Hi. I’m Mark Nutting, CSCS*D, NSCA-CPT*D
The 2015 elections for the NSCA Board of Directors begins on May 1st and runs through July 11th.
I’m running for the BOD as the personal trainer representative. Naturally, I am writing this post in the hopes that I can convince you and your friends to vote for me. Now, I know that I must give you reason to select me over my opponent, so here’s my story.
I was born in a small town… OK, maybe I won’t go that far back. I have been a personal trainer and health club manager for 35 years. In fact, my wife and I will be opening a personal training and group fitness studio in Easton, PA this summer. Personal Training has always been my passion and I’ve spent most of my career promoting it and trying my best to help other trainers as well as improve the personal training profession.
Back in the late 1990’s I realized that I needed to expand my knowledge base. A long-time member of ACSM, my mostly clinical approach was not enough to maximize benefits for my clients. The NSCA’s view and more functional take on training needed to be my next direction. I joined the NSCA in 1998.
Within a couple of years, I realized that I could help what had become “my organization”. When my family and I moved from NYC to Maine in 2001, I took on the position of NSCA Maine State Director. I loved being able to represent the NSCA locally by creating educational and networking opportunities through state clinics. I held that position for 6 years and, in fact, was named State Director of the Year for 2004-2005.
I then went on to become the NSCA Northeast Regional Coordinator and Served on the State/Provincial Director Committee for 6 years. Along with this position, I sought out how I could more specifically help the personal trainers within the organization. I served on the council of the Personal Trainer Special Interest Group for 3 years and 3 more years as its Chairperson. I was asked to serve on the NSCA-CPT Exam Development Committee and worked with some the best and brightest on that committee for 7 years.
I have also, through the years, been asked to serve on various personal trainer ad hoc committees/groups and I have loved helping out whenever I could.
I have seen the NSCA go through some tough times, in which, many of the names that were synonymous with the NSCA, left the organization. I am still here because I have always believed that this is the best organization in the strength and conditioning/fitness world. Our original research journal fuels the evidence-based programming of our practitioners and our local state/regional chapters provide live educational opportunities unlike other organizations.
With all that I know and love about our organization, I know the NSCA can do better. I have spent the last decade mastering business, sales and marketing skills, both for my own business and to pass on to other trainers. With that knowledge in hand, I believe the NSCA must continue to pursue new marketing avenues:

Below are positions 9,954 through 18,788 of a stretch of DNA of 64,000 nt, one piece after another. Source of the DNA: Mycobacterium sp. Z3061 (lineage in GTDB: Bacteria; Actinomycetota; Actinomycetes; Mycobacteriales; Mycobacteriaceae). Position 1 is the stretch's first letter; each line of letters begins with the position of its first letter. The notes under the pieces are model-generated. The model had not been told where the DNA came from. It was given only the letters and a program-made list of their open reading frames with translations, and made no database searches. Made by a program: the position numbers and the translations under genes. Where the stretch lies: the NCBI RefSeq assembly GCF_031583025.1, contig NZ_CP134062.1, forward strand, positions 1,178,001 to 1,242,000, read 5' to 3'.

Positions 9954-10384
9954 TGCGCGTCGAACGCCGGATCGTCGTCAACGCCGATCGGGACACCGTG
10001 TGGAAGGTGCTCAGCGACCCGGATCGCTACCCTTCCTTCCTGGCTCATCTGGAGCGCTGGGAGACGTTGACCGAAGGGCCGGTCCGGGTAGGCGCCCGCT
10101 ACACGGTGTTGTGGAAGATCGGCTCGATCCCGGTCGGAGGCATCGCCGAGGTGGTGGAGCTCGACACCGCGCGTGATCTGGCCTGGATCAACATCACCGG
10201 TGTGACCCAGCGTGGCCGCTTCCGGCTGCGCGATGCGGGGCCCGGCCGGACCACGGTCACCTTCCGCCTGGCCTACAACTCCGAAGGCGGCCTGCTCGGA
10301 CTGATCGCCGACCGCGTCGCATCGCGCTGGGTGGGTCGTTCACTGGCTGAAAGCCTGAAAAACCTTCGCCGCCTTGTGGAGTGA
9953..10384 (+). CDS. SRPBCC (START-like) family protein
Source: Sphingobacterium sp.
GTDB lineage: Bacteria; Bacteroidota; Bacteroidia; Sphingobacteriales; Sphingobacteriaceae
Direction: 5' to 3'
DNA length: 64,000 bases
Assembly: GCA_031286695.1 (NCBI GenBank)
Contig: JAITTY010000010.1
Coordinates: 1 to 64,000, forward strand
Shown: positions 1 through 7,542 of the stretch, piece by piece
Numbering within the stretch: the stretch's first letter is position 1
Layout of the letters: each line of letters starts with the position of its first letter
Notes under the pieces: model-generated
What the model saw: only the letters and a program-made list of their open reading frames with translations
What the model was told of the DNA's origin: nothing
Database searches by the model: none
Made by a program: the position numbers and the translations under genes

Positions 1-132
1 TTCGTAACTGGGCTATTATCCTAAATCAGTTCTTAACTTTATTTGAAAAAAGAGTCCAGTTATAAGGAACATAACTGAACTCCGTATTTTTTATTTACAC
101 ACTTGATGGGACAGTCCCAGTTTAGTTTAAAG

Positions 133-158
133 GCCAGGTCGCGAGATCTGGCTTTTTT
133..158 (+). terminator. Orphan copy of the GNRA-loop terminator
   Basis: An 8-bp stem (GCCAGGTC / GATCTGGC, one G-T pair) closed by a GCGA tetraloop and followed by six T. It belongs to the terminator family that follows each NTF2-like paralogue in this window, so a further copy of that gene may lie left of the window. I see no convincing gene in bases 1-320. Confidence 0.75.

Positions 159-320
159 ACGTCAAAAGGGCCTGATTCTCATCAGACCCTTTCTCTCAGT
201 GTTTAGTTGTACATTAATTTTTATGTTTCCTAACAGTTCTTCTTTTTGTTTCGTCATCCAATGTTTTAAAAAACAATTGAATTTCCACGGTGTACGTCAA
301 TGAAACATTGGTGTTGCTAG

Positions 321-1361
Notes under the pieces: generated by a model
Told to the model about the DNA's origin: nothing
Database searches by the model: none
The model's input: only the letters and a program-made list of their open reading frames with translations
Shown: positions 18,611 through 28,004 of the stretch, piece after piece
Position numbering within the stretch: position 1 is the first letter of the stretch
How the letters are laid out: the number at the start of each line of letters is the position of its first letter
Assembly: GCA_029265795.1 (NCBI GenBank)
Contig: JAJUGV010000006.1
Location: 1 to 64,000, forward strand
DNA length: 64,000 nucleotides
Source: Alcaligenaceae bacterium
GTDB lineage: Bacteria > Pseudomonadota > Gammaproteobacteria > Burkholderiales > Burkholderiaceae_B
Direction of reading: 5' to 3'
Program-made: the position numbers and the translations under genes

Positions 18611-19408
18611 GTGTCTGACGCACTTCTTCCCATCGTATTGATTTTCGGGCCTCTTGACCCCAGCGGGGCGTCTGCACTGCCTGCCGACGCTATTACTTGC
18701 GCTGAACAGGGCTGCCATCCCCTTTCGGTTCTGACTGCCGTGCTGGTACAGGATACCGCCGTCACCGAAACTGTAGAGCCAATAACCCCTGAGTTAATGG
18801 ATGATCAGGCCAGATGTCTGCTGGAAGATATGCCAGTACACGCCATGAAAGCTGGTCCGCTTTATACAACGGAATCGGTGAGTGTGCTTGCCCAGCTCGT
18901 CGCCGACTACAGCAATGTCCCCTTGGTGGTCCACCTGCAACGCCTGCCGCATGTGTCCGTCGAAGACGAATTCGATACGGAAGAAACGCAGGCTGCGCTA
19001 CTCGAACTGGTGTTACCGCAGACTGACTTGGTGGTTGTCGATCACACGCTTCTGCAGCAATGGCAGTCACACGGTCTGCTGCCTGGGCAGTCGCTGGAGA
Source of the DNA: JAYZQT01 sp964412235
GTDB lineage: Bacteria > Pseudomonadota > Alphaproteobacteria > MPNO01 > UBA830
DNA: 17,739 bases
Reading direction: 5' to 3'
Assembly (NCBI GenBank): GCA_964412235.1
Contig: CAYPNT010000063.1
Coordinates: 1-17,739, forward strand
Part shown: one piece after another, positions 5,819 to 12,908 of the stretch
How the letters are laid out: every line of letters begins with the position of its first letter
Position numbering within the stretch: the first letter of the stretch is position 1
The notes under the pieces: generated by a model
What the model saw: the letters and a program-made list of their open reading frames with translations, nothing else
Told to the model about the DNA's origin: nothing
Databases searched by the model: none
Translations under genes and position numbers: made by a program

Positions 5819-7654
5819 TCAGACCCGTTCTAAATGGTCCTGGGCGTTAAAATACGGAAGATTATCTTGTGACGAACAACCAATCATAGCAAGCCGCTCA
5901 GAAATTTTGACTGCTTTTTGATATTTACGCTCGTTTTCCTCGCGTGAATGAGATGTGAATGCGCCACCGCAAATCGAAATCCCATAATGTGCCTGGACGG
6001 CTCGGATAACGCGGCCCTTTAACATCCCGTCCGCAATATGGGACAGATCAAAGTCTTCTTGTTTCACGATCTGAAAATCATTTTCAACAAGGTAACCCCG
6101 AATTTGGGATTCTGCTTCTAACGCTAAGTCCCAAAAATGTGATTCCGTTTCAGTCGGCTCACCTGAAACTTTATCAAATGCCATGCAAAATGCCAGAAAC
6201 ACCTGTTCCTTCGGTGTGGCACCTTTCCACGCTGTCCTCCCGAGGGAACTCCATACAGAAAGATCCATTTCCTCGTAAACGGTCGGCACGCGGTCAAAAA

– To reach new potential members through social media, connections with industry employers, and through educational institutions.
– To support our members and certified professionals in their pursuit of a successful career by contacting and educating potential employers as to what holding an NSCA credential means, by continuing to create professional development resources (webinars, podcasts, and written material) on http://nsca.com, and by including more career building sessions at our conferences.
– To help the layperson connect with the professionals and the information that the NSCA provides. The more the NSCA becomes a household name, the more demand there will be for NSCA professionals. One thing I would like to see is a free-access, layperson-friendly article library or blog on http://nsca.com that is written by NSCA certified authors.
I also believe that our organization can do a better job of supporting our local State/Provincial Directors (SPD) while they volunteer their time and effort to build the NSCA. Having been a State Director and Regional Coordinator, I know the challenges they face. A few areas that could be addressed include offering greater aid in organizing local clinics. (In this day and age, I can see an app that would be able to help the SPD with task timelines and obligations). They could receive more help in locating more potential presenters and even developing a new presenter-training program to create a greater pool of potential presenters. The S/PDs should also receive more recognition publicly at our conferences and, while that isn’t why they serve as directors, a little more appreciation would go a long way in helping them feel more pride in the work they put into building and supporting the NSCA.
In the last few years the NSCA has added new certifications, the Certified Special Population Specialist (CSPS) and the Tactical Strength and Conditioning-Facilitators (TSAC-F), to the well-respected CSCS and NSCA-CPT certifications. While I believe that these new certifications are well-developed and have value, the NSCA must proceed cautiously. As certifications are added, they have the potential to dilute the NSCA brand. I would like to see the NSCA promote these four certifications and hold off on any future ones.
This is a little about me and some of my feelings and why I am choosing to run as the Personal Trainer representative on the NSCA Board of Directors. I would love to answer any questions you may have and would appreciate your vote. You can email me at firstname.lastname@example.org
Thanks for taking the time to read this. #NSCApride